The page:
Nobel-prize winning economist Paul Krugman said in remarks published by Bloomberg news service on Tuesday – that “global economic prospects don’t justify the two-month rally that has restored $8.9 trillion to stock markets around the world.”
From Bloomberg: Speculation government spending packages and interest-rate cuts worldwide will reinvigorate the global economy has helped the MSCI World Index rally 37 percent since falling to its lowest since 1995 on March 9. The U.S. Standard & Poor’s 500 Index surged 34 percent in that time.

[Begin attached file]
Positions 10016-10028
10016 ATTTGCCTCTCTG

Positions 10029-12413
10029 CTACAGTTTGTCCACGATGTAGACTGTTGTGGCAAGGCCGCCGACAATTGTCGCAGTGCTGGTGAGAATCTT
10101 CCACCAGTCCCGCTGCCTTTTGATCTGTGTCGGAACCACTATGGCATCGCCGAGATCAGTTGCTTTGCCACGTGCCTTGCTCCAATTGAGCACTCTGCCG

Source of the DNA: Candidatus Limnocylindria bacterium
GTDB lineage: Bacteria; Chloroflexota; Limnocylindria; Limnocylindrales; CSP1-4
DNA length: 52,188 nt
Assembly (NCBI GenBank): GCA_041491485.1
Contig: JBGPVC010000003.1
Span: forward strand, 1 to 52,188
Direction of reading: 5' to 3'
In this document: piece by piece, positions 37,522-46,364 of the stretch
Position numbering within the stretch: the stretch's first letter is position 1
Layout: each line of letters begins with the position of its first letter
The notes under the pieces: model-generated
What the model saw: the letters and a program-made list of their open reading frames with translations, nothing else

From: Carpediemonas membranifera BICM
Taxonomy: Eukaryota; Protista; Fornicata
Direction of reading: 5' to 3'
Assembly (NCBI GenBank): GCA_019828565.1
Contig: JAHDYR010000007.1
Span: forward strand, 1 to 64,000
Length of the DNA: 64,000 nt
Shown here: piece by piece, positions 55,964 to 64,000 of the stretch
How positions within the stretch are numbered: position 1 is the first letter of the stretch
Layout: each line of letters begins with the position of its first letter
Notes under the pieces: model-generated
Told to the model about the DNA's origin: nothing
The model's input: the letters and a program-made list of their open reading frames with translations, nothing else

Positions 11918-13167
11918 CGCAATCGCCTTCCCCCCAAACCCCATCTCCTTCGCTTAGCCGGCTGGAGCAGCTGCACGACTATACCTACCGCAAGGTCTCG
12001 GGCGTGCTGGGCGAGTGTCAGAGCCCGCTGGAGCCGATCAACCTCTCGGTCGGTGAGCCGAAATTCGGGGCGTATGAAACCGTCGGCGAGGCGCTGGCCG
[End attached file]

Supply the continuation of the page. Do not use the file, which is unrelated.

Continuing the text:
“It looks to me now as if the markets are now pricing in a rapid recovery, that they’re pricing in a V-shaped recession, which I consider extremely unlikely,” Krugman, 56, said at a forum in Shanghai today. “The market seems to be looking as if this is going to be an average recession, but it’s not.”
“Some of the measures that have been taken to deal with the crisis seem to be predicated on the belief that this is going to be a short, short recession,” Krugman said today. “Everything says that’s wrong, that this is going to be a sustained period of weakness.”